[This post was written to be posted almost a month ago, when the Errol Samuelson news broke, wiping the media calendar clean. And then I went on the road. Nonetheless, the issues raised here and the access to Zillow and to Annie Ives are important enough and I think still relevant, so I figured I’d post it. Even if a bit later than I had hoped.]
The CLAW/TheMLS 48-hour delay saga enters a new chapter, as I have some new data and some new information in my possession. For those not familiar with what’s going on, this Inman story by Andrea Brambila is an excellent place to start. And of course, I’ve already written about the tension between CLAW and CRMLS.
I have been working on trying to get a bit more information on some facts surrounding the brouhaha, and I managed to get a senior Zillow executive on the phone to get their side of the story. What I’ve learned makes me re-evaluate l’affaire de CLAW in a new light. This might be a seminal event in the evolution of real estate, a Waterloo for the anti-syndication forces within the MLS industry.
What I’ve Learned
According to my source at Zillow, the reality of what happened and what is happening is as follows:
- CLAW made its decision to delay the feed by 48 hours.
- Zillow decided not to accept a delayed feed from CLAW via ListHub, because it regarded the delay as intentionally introducing inaccuracy into the data. My source told me that Zillow’s management felt turning off the data completely was one thing, but intentionally making data less timely was completely unacceptable. They would rather give up some coverage than to make such a compromise.
- As a result, Zillow emailed all of the brokers and agents from CLAW it had within its system notifying them that their listings would be taken off of Zillow. According to the senior Zillow executive, at no point did Zillow “tell brokers what Association to join” or encourage anyone to leave CLAW. He said that arose from customer service responses to brokers who had contacted Zillow to ask how they could get their listings back on Zillow; Zillow told them that if they were members of CRMLS — because a number of CLAW brokers are members of both MLSs — their listings would reach Zillow through CRMLS.
- Almost immediately after sending out that email notification to CLAW’s brokers, Zillow received an angry phone call from CLAW demanding to know what Zillow did. Apparently, according to the Zillow senior executive, CLAW was so besieged with angry phone calls from its brokers and agent subscribers that CLAW took its phone system offline for several hours.
- CLAW is in full-retreat mode from its decision, and CLAW tech support representatives are literally referring brokers who want to opt out of the delay directly to Zillow to setup direct feeds.
- As of Monday, March 3rd, Zillow has 93% of the listings in CLAW in its system without the delay through a combination of direct feeds from franchises and brokerages, and brokers who have opted out of the 48 delay program. I asked what percentage of CLAW’s brokers that 93% represented, but my source didn’t know. He did, however, expect that percentage to go up over the next couple of weeks as Zillow was still processing direct feed requests from CLAW participants.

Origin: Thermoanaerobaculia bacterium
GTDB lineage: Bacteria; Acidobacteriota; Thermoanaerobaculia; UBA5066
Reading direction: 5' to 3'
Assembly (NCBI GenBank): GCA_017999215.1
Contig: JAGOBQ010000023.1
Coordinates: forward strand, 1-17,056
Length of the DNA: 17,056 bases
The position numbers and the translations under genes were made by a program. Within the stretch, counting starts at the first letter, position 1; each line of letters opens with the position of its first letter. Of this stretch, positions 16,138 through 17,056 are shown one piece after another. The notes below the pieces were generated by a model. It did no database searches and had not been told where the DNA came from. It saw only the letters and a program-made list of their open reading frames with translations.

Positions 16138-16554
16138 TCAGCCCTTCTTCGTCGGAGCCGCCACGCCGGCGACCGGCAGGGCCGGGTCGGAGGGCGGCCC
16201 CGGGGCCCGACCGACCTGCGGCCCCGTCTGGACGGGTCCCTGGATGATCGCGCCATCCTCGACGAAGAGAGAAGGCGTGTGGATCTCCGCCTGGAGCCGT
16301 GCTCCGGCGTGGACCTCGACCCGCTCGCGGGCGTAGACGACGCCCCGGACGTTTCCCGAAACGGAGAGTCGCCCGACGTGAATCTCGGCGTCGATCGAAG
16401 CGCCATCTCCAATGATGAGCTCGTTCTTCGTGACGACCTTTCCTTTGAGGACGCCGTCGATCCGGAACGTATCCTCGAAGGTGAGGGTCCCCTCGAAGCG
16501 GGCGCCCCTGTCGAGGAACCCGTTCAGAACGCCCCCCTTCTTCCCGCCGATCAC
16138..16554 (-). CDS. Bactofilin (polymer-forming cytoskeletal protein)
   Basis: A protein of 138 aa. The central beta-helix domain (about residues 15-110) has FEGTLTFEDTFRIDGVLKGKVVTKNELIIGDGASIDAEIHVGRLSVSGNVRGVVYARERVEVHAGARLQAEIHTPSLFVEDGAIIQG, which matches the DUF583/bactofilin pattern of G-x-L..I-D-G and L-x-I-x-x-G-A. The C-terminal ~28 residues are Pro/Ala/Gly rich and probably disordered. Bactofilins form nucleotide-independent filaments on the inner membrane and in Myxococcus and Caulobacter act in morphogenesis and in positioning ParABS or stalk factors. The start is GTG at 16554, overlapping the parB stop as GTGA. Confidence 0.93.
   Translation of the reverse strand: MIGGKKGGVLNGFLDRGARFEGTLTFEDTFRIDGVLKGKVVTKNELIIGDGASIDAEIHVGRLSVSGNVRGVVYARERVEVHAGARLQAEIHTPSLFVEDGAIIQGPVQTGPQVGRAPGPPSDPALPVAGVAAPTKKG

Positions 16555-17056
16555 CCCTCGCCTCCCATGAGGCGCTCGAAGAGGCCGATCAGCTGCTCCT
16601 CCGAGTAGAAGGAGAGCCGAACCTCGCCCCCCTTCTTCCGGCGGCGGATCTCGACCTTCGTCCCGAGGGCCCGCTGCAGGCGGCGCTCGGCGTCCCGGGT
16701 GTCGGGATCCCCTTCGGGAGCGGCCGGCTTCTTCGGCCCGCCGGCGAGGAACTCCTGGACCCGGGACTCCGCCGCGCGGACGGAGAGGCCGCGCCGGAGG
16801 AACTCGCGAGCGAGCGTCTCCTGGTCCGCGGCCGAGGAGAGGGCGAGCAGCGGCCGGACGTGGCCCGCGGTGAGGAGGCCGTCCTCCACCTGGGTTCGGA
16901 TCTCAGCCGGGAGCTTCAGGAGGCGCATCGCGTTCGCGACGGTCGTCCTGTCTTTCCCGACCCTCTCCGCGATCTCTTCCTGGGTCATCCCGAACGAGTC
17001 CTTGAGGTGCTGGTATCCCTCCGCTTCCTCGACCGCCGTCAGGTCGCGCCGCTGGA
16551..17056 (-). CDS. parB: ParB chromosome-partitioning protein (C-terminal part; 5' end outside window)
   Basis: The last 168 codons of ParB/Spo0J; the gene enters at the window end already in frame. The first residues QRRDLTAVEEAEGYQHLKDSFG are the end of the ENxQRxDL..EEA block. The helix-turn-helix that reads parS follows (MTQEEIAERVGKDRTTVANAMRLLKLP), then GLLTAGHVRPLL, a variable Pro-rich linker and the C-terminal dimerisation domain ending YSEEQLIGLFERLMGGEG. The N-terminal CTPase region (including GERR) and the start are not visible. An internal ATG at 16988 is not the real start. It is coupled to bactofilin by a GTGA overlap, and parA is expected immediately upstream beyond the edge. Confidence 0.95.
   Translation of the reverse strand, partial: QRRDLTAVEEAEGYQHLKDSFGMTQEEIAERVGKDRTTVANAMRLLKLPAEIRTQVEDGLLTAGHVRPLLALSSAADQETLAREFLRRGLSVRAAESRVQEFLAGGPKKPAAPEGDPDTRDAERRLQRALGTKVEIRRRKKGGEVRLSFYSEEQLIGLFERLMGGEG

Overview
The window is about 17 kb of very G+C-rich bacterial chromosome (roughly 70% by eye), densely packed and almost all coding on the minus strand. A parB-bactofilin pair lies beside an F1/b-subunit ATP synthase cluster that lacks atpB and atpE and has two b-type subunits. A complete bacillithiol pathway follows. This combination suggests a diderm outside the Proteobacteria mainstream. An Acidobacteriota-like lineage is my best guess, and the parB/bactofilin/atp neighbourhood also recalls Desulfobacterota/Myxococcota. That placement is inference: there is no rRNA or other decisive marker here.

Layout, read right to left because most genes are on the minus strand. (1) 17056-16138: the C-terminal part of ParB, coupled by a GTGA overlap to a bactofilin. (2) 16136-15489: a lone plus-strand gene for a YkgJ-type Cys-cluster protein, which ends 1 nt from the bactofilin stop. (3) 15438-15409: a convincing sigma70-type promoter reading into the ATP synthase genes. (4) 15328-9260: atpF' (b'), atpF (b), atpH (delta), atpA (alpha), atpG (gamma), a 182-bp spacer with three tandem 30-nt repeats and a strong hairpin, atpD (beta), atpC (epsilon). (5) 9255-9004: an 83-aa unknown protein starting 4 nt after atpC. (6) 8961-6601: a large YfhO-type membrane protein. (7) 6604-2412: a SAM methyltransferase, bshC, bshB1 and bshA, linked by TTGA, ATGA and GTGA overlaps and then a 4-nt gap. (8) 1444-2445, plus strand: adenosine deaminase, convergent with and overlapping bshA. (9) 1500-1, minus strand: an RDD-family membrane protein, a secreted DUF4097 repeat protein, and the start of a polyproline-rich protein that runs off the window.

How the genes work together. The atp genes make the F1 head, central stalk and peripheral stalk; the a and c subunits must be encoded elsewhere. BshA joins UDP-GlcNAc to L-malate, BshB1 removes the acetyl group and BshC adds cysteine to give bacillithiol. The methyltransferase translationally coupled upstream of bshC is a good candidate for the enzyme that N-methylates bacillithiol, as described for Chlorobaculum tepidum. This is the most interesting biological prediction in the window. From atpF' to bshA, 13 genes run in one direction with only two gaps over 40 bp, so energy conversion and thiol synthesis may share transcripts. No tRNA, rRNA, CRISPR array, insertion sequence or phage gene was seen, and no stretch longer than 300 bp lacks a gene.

One interesting side note here is that a “direct feed” isn’t necessarily the brokerage company sending a CSV file along. In many cases, a brokerage “going direct” hires a vendor — such as Real Estate Digital — who uses the broker’s own credentials to pull listings from the MLS, aggregates them, and sends the package to Zillow.
Given the information I got from Zillow, I contacted CLAW to get their side of the story. I spoke with Annie Ives, the CEO of CLAW/TheMLS, and here are her responses:
- On the 93% number, she didn’t know specifically, but she did say that Coldwell Banker, RE/MAX, Keller Williams, and the larger brokerages all had direct feeds in place with Zillow.
- Regarding solicitation, Annie Ives emphatically states that Zillow did solicit agents and brokers to switch Associations and MLSs. She says that Zillow was calling individual agents, urging them to switch, and following that up with calling brokers urging them to switch or to setup direct feeds. CLAW hasn’t lost a single member over the 48-hour issue; in fact, it’s growing membership.
- Regarding the allegation about complaint calls, Annie Ives emphatically denied receiving such calls. In fact, most of the customer service calls CLAW received was not about CLAW, but about Zillow. Direct quote: “Complaints we got were about Zillow harassing our agents and brokers, not about CLAW.” She actually laughed when I relayed in the information about having to shut off their phone system. No such thing happened, according to Ives, and she said, “Our phone system is just fine. That’s ridiculous.”
- She said that her members are totally in support of the 48-hour delay decision. She called some brokers to ask them, and they were in support of the decision. She called some agents, including a top producer named Frank. Frank told her that he didn’t care about having his listings on Zillow, and that he supported the decision.
- On a recent webinar with 240 attendees, part of the conversation was about the 48-hour delay. All 240 participants were in support of the decision.
- She mentioned that the original decision by the Board was unanimous. The Board only reached that decision after months of study and due diligence, knowing it was a controversial one.
- Regarding the referrals to Zillow, Annie Ives said that Zillow reached out to her wanting to get past the conflict, to have a good relationship with CLAW, and to cooperate. So CLAW treats Zillow exactly the same as it treats Trulia or REALTOR.com. When a broker wants to setup a direct feed, CLAW sends a list of those brokers to ZT&R. There’s no special treatment, and certainly no direct “referrals” to Zillow by CLAW support staff.
I report, you decide.
Brokerages Vote With Their Data